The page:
What is Ambient Reality or Ubiquitous Computing?

 Ambient Reality

Gary Smith for Imaginet

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Imagine living in a world where everything from your fridge to your car and your working environment are all interconnected in a way that offers a lifestyle that is more effective and dynamic and which increases your immediate interaction with the world around you. Now take this vision a quantum step further and imagine a world where everything, including the everyday objects in your surroundings, your electronic communications, TV, car, and so forth interact with you contextually, and where there are multiple and seemingly invisible interconnections between yourself  and the world around you. This is the beginning of ambient reality, also referred to as ambient intelligence. While this might sound like science-fiction, ambient reality is rather a technological reality that is already being developed.

The introduction of ambient reality or ubiquitous computing has been described as a new and exciting feature in the development of computer technology and communication; it also acclaims a new era of possibility in terms of human consciousness in the way that humans interact within our hi-tech environment.  In other words, this emerging technological intelligence impacts the way we think and experience ourselves in the world. As one expert puts it:

[Ambient Intelligence’s] presence in our lives will transfigure our notions of space and time, self and other, citizen and society in ways what we haven’t begun to contemplate. [1]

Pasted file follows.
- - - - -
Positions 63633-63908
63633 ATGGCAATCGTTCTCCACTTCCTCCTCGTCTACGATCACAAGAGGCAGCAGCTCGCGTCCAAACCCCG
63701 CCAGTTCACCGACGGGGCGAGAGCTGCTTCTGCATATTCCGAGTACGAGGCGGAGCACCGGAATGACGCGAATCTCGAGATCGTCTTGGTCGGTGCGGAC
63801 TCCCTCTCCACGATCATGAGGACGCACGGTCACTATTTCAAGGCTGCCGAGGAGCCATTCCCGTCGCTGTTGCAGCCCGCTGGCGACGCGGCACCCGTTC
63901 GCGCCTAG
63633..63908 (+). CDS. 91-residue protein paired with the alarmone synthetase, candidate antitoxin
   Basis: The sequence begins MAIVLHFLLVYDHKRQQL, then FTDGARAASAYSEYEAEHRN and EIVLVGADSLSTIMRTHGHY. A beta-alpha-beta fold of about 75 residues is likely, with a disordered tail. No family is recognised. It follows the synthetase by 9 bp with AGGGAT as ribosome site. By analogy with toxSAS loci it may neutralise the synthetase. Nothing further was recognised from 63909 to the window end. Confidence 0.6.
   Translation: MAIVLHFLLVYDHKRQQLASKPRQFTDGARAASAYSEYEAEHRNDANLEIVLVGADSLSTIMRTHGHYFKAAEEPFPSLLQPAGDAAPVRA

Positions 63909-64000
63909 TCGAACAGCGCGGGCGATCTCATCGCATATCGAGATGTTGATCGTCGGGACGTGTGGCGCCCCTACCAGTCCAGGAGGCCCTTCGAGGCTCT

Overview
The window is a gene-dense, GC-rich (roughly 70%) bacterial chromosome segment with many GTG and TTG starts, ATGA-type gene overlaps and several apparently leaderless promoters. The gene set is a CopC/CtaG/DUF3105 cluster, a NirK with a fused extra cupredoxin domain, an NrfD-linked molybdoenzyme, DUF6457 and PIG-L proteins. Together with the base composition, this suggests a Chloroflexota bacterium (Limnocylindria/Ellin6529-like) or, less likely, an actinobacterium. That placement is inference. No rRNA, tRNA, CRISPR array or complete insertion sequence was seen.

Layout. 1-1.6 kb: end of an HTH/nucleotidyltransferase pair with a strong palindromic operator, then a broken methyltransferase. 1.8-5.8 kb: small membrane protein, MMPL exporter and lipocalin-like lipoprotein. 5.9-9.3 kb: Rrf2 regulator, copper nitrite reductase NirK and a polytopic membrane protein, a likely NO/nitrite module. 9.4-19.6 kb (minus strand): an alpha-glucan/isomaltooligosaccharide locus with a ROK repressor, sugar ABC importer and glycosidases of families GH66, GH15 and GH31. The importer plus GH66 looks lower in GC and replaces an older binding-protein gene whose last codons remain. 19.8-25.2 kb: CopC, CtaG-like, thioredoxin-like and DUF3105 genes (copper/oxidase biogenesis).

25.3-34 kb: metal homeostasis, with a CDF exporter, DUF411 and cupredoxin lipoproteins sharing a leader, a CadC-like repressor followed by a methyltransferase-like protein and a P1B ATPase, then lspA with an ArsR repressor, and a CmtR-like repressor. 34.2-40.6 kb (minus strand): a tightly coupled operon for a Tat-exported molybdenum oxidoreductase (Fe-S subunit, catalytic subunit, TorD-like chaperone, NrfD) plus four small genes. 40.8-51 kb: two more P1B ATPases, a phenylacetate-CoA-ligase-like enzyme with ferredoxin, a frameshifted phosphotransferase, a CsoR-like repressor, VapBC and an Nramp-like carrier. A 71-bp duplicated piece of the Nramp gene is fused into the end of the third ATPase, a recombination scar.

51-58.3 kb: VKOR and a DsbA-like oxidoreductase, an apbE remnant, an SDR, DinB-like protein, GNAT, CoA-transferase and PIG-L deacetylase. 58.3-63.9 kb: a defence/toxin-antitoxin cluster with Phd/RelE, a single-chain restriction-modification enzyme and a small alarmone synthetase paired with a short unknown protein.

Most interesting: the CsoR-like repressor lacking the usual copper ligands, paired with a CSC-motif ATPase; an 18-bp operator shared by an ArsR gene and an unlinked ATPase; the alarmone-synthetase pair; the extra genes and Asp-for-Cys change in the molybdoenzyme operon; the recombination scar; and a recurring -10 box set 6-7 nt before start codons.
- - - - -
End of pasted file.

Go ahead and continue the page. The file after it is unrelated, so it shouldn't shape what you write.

Ambient reality works basically as follows.  The intention of ambient intelligence and technology is to apply sensors to various objects or surfaces in the home as well as public environments. These sensors use various software algorithms to enable and facilitate communication and the exchange of data.

The exciting and perhaps scary thing to bear in mind is that this form of technological intelligence has the potential to completely alter our view of reality mainly because it changes the conventional way in which human’s interact within their environment and relate to the objects that surround them.  This interface between humans and technological objects is seen as a new phase in human evolution and is characterized by an intersection between man and machine that is no longer experienced as a one-way process or simply the effect of human manipulation on passive technology. In this sense, technology is nascent in its interactive potential and its impact on human perception and consciousness.

In an increasingly networked world where mobile and online interconnections have become meshed into the structure and function and the very fabric of everyday life, ambient intelligence is in fact becoming a realistic probability. The European Commission (ISTAG 2001) and other similar bodies have posited the various possibilities that ambient intelligence (AmI) holds for future society. As a report, entitled, Science and Technology Roadmapping: Ambient Intelligence in Everyday Life by ESTO, The European Science and Technology Observatory, states,

“The concept of Ambient Intelligence…provides a vision of the Information Society future where the emphasis is on userfriendliness, efficient and distributed services support, user-empowerment, and support for human interactions. People are surrounded by intelligent intuitive interfaces that are embedded in all kinds of objects and an environment that is capable of recognising and responding to the presence of different individuals in a seamless, unobtrusive and often invisible way”.[2]